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Working collaboratively, NHS Shared Services and other public services overcame early challenges to provide health and care bodies with the required PPE without running out of stock at a national level.
The Welsh Government and NHS Wales Shared Services Partnership (Shared Services) procured and supplied Personal Protective Equipment (PPE) for frontline staff in very challenging circumstances. They put good arrangements in place to manage risks which helped to avoid some of the problems reported in England. However, Shared Services did not publish contract award notices for all its PPE contracts within the required 30 days of them being let.
The challenge facing the NHS and social care at the start of the pandemic was stark. The stockpile developed for a flu pandemic was inadequate for a coronavirus. Global supply chains had fragmented as countries competed for scarce supplies and some imposed export controls.
Before the pandemic, NHS Wales would typically spend around £8 million annually on PPE. During 2020-21 the total amount expected to be spent on PPE for Wales is over £300 million. While this is a big increase, we estimate the Welsh Government has received £880 million through the Barnett formula as a result of spending on PPE in England.
Public services across Wales worked in an increasingly collaborative way to understand what PPE was needed and a range of bodies were involved in sourcing PPE globally. Shared Services has taken on an expanded role in securing PPE for the wider NHS, including independent contractors in primary care (GPs, dentists, pharmacies and optometrists) and the whole social care sector, including private providers.
Shared Services had issued 630 million items of PPE as of 8 February 2021. Shared Services data shows that, nationally, stocks did not run out. Stocks of some items – visors, certain face masks and surgical gowns - fell below two days at points in April 2020. At times, Wales drew on mutual aid from other countries but ultimately gave out significantly more than it received. The health and care system is now in a much better position, with buffer stocks of most items and orders due on key items where stocks are below the current target of 24 weeks of supply.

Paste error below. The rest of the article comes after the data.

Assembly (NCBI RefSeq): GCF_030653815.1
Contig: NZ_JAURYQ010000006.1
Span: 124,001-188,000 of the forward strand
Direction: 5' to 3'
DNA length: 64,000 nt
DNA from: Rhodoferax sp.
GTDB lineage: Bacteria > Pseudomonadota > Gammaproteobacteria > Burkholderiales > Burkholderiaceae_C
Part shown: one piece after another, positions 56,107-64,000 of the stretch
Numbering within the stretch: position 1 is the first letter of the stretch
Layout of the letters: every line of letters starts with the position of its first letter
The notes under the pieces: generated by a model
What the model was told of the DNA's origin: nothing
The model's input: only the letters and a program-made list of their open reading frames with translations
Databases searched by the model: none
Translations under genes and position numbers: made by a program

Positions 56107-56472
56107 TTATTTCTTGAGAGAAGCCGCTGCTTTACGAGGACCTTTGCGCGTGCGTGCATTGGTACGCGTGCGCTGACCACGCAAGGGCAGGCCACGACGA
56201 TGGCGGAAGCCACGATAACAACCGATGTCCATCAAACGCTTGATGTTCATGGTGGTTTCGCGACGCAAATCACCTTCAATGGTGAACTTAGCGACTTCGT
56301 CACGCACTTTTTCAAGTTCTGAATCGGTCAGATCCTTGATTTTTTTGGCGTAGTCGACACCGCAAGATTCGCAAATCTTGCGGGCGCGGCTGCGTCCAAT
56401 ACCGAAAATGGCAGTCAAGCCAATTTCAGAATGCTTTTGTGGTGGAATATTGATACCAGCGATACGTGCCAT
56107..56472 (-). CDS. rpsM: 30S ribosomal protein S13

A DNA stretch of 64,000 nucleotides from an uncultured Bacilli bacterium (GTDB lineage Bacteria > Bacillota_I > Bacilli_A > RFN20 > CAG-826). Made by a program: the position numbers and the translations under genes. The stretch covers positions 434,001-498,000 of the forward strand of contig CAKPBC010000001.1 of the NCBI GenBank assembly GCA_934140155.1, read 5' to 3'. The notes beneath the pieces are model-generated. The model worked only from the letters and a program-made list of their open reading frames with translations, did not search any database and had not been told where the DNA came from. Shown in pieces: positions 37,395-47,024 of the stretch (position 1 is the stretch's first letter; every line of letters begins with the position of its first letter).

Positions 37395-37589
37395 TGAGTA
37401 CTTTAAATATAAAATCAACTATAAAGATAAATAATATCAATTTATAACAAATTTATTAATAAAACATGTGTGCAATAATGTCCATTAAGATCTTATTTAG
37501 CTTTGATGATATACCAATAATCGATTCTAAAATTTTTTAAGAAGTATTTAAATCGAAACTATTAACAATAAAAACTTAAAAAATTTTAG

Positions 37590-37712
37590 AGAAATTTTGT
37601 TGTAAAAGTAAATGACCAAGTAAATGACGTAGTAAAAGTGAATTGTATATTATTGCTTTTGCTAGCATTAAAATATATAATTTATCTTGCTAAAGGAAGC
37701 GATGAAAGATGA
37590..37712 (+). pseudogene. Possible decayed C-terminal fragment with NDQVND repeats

Staff surveys by the Royal College of Nursing and British Medical Association suggest confidence in the supply of PPE grew shortly after the start of the pandemic, and there are still some concerns. While we cannot be sure how representative these views are, some frontline staff have reported experiencing shortages of PPE. In some cases, staff concerns relate to the fact that they want a higher level of PPE than required under the guidance.
Shared Services balanced the urgent need of getting PPE to frontline staff with the need to manage significant financial governance risks. These risks included dealing with new suppliers, having to make large advance payments and fraudulent and poor-quality equipment being offered. An expert financial governance group looked at riskier contracts. Unlike the position in England, our report finds no evidence of priority being given to potential suppliers depending on who referred them.
Due diligence checks could not always be carried out to the level they would outside of a pandemic due to time pressures. However, for each contract we reviewed, evidence shows key due diligence checks were undertaken.
Shared Services did not meet requirements under emergency procurement rules to publish its contract award notices within 30 days. Shared Services told us that its staff needed to prioritise sourcing PPE and that there were other administrative reasons for delays.
Recommendations in the report centre around:
Procuring and supplying PPE in these times has been far from business as usual. The challenges, risks and pressures have been higher and a huge individual and collective response has been needed.
NHS Shared Services, working with others, has responded well to develop and maintain the national stock and to supply health and care bodies. However, despite competing pressures, Shared Services should have moved more quickly to publish details about the contracts it let.
While the overall picture painted by my report is relatively positive given the difficult circumstances, we cannot ignore the views expressed by some of those on the frontline about their own experience. There are also lessons for the Welsh Government and Shared Services to learn – about preparing for a future pandemic as well as addressing some current challenges.